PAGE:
PLAYBOY: What kind of example did your dad set for handling career and success?
SHEEN: I saw him handle it, I saw him mishandle it. I saw him shy away from it, I saw him embrace it; want it more than anything in the world, hate it more than anything in the world. That's not much of an example from which to take any kind of feasible approach. And then it almost killed him. He almost died of a heart attack in the middle of making Apocalypse Now, at the time the biggest movie of his life. As an example, it doesn't make you want to jump into that business.
PLAYBOY: Were you there when the attack happened?
SHEEN: I was Stateside when he had it, but we flew back to help him rehabilitate, all the kids.
PLAYBOY: How long did you spend in the Philippines?
SHEEN: On and off, eight months.
PLAYBOY: Laurence Fishburne, who was in the movie, was young at the time. Did you guys hang out?
SHEEN: Yeah. He borderline introduced me to pot. He and Emilio were going to the dompas, the Philippine whorehouses. In fact, Larry wore a T-shirt on the set that said DOMPA U. He was a graduate. But as usual, though they'd let me have a little grass, at some point they'd send me back to my hooch. I was 10 and turned 11.
PLAYBOY: Why did you choose to go by the Sheen name instead of your real name, Estevez?
SHEEN: Emilio had already used Estevez, and I'd always been a Charlie as opposed to a Carlos, which is also my real name. I just thought Sheen had a better ring to it. A little more Anglo. And I thought I should keep the name going after Dad was gone or retired or both.
PLAYBOY: You've complained that after doing 50 movies people still only talk about Platoon and Wall Street.
SHEEN: It's like they're the same movie. That Oliver Stone film you did, Platoon-Wall Street. That's how it sounds.
PLAYBOY: At one point Oliver Stone offered you the role of Ron Kovic in Born on the Fourth of July. How did you feel when Tom Cruise got it?
SHEEN: Disappointed. Hurt. Oliver took me to dinner with Ron a few times, and we started talking. He said we were going to have a relationship like Scorsese and De Niro, and that this was the next movie. He said Al Pacino wanted to do the movie, De Niro wanted to—everybody wanted to—and "I'm going to give you this movie." I said, "Wow, this exciting." There were some rewrites to be done and then he was going to Cuba and couldn't be reached, and, "I'll call you when I get back." I didn't hear from him long past his return date. Then Emilio called me and said, "Dude, I've got some bad news." I thought, Fuck somebody died. He said, "Are you sitting down? Cruise is doing Born on the Fourth." I said, "Oh fuck, wow."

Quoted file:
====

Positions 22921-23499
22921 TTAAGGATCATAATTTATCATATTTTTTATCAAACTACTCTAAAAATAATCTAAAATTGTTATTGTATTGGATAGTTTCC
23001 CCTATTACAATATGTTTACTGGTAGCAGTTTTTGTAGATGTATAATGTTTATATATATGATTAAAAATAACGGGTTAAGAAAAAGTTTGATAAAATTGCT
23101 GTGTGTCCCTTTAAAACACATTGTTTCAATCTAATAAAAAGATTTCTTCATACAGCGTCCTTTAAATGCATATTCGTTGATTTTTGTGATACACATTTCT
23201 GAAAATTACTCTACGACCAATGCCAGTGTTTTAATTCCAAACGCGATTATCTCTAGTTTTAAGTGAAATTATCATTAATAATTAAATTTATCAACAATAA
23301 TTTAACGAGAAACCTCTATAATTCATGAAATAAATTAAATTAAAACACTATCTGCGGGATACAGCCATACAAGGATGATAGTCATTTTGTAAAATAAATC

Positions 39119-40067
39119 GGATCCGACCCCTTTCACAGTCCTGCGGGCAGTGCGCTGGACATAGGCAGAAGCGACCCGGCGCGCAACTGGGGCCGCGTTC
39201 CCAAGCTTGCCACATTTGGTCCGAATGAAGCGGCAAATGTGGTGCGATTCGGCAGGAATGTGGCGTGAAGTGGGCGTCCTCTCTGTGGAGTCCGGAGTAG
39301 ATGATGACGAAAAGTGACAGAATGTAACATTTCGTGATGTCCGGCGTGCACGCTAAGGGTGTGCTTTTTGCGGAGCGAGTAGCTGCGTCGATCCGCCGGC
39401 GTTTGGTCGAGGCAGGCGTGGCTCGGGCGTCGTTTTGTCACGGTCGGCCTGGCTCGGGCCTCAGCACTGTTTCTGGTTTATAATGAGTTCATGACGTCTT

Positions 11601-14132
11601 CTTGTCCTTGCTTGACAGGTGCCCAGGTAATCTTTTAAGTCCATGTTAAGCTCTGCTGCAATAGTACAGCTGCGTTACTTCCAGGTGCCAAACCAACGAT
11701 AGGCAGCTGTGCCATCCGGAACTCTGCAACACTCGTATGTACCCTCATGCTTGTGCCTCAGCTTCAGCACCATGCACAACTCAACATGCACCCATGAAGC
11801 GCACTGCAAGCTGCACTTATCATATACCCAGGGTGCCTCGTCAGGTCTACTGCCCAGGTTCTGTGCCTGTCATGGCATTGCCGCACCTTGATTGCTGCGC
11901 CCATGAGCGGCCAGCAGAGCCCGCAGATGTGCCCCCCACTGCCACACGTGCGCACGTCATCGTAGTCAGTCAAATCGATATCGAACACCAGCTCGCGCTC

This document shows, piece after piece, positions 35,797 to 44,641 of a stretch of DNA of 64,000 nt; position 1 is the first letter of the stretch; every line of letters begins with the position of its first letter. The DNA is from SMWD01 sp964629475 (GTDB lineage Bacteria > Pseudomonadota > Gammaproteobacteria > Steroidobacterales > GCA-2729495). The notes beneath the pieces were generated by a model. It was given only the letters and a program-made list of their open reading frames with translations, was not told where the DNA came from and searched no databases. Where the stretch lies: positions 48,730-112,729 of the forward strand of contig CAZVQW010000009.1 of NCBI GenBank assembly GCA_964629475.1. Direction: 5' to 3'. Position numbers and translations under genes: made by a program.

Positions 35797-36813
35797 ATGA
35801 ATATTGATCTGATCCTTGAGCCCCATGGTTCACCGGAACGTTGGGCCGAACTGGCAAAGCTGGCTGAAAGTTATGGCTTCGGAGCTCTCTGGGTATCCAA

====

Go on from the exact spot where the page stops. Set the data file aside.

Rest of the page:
PLAYBOY: How pissed were you?
SHEEN: I wouldn't have cared if Oliver had called me personally, based on what we'd been through. We fought two wars you know. But here was a crucial point for both of us, and he couldn't even call me and say, "I've changed my mind. I've made a mistake. I'm going with Tom. That I'd respect. I'm a firm believer in you can't lose something you never had, but I kind of had it for a while. So yeah, I was very disappointed. But at least it went to a capable actor who did a phenomenal job. Nothing is worse than getting a job, and then it goes to some schmuck who pisses all over it.
PLAYBOY: How badly did it hurt your relationship with Stone?
SHEEN: That was kind of the end of it. I still think he's a brilliant filmmaker. I'd love to work with him again, and I think the timing is good for us to have a bit of a reunion at some point.
PLAYBOY: You're serious?
SHEEN: Of course! He's Oliver Stone [chuckles]. I might have been pissed, but I'm not stupid. He's still revered as a genius and I'm in the middle of a comeback. The two of us hooking up would be really interesting.